I awoke this morning with the realization that today is my third Saturday in Amman. It is truly amazing how fast the time has flown! It's now only six more weeks until I'm back in the States, which seems absolutely crazy to me because I feel so at home here in this beautiful country. I never cease to be struck by Jordan's unique combination of old and new. The sight of Bedouin nomads riding camels next to hotels and office buildings and herds of goats grazing next to homes and restaurants continues to intrigue me, though it no longer surprises me. I know I'm going to miss this place.
Speaking of things I'm going to miss, can we talk about the food for a minute please? Getting used to all this deliciousness has definitely been a bit of an adjustment for my digestive system--like the bout of food poisoning I had last weekend that quickly taught me to completely avoid any restaurant not frequented by the locals--but I really, really can't complain. The best restaurants here serve up plenty of fresh-baked flatbread, sometimes in lieu of utensils and plates, along with mint teas, elaborately spiced stews, cucumber and tomato salads, delectable lamb and chicken dishes, and of course the ubiquitous hummus and baba ghannouj. My absolute favorite food here so far is a Palestinian dish called musakhan, which has chicken, onions and sumac baked onto flatbread brushed with olive oil. It's kind of like an Arabic pizza, and oh-so-delicious. I'm also a huge fan of the juices here, which are widely available in many flavors like mango-orange, apple-pineapple, and my personal favorite, lemon-mint. I think it goes without saying that I'm going to have some working out to do when I get back....but that can wait. :-)
The crew tucks into a Yemeni feast at Mota3m Sana'a, which serves up the best ful mudammas I've ever tasted in my life! (Note the lack of plates and cutlery--we kick it family-style here, flatbread only. I imagine Atkins is rolling in his grave.)
Classes at Qasid are going great. I absolutely adore my teachers, who are equal parts spunky, strict and extremely patient. One day of classes here is essentially the equivalent of a week's worth of study at home, so the intensiveness of the program can really get to us sometimes. Arabic is so rich and so complex, it's kind of a linguistic Hydra: cut off the head of one confusing grammatical rule, and three more grow in its place. This makes for an endless supply of new things to learn, but it also makes it pretty much impossible to gauge how much you're actually learning. My strategy for now is just to get as good as I can at what I already know of the language, which may not be very much in the grand scheme of things, but it's better than trying to paint a huge canvas with tools I don't yet know how to use. Even if my speaking skills are still less than fabulous, I'm pleased with how much I can understand in conversation. That's a start, and inshallah, with time and perseverance, I think the rest will come. Inshallah.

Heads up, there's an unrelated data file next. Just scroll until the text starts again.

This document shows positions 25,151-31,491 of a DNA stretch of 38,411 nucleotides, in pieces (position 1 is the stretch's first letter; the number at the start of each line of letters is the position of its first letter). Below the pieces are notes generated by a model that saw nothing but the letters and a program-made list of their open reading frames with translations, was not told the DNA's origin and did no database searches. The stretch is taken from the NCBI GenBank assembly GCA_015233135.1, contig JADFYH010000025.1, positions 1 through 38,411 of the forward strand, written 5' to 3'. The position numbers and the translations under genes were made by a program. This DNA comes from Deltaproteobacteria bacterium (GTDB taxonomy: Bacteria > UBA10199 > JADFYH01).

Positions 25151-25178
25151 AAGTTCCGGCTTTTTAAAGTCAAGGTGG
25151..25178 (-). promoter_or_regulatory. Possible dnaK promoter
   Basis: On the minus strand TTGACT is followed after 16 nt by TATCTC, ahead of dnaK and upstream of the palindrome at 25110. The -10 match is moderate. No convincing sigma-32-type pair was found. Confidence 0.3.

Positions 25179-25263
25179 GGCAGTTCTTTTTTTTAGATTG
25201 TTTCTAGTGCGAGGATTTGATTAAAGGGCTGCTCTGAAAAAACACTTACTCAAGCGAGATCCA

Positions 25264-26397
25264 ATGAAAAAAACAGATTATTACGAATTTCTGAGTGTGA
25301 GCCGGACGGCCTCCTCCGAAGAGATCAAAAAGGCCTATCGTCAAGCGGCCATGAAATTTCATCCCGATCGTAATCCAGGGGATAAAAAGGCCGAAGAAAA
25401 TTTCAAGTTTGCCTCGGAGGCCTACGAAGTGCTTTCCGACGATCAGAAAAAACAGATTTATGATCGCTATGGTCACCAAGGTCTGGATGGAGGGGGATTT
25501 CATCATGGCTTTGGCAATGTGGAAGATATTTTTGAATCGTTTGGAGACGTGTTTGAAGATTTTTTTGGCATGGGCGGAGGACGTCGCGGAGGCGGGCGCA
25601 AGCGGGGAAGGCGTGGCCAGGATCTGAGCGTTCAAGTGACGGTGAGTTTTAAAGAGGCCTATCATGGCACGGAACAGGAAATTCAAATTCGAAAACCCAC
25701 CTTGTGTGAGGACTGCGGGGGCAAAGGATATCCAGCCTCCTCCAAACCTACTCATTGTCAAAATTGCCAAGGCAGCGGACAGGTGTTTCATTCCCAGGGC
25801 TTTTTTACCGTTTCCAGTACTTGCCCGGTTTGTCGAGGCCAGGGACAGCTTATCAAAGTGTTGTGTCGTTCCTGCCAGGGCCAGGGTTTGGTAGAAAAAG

Have I mentioned that Jordan is absolutely beautiful? Mashallah.
Yesterday, a bunch of us trekked down to the Dead Sea to take a load off after these past few weeks of intensive studies. Day-passes to a fancy resort cost about 35JD, so we took advantage of the opportunity to chill out, catch some sun and soak. Floating around in the salty water, slathering myself in mineral mud and napping away the afternoon under a tiki umbrella was definitely a welcome break from homework and brain-melting language immersion. Generally I'm not big on touristy places, but it was very nice nonetheless--and even if the spa treatments and food were obnoxiously overpriced, the mud was still free. I think I understand now why cosmetics companies are obsessed with Dead Sea minerals, because with the exception of a little sunburn, my skin feels amazing!
Clear sky, hot sun, salty water, free mud. Bliss.
Later in the afternoon, a few of us dropped into the hotel gift shop to look around. As expected, the merchandise was absurdly expensive, but we made some new friends--two extremely kind brothers from Jerusalem, who worked at the resort and were surprised to learn that we spoke some Arabic. We chatted about Middle Eastern history and mused about the beauty of the phrase "alhamdulillah" while sampling Dead Sea lotions. I also learned the Arabic word for "checkpoint."
By far, the loveliest part of the day was at sunset time. The sun was no longer beating down, but the residual heat was still coming up from the ground, a pleasant warmth. Against the hazy crimson light of the early evening, we sat on the deck overlooking the beach, smoked arghile and watched the sun set over Palestine on the other side of the sea. I thought back to my new friends in the gift shop, and wondered how it must feel to work within sight of the home they are not allowed to return to. As we were leaving, I said a little prayer for peace and willed it across the water.
All that being said--writing this blog post is enabling my inner procrastinator like nobody's business, so I should probably wrap it up and get started on my homework. So much to do, so many things to see, so little time! Much love from Amman, and ma salaama!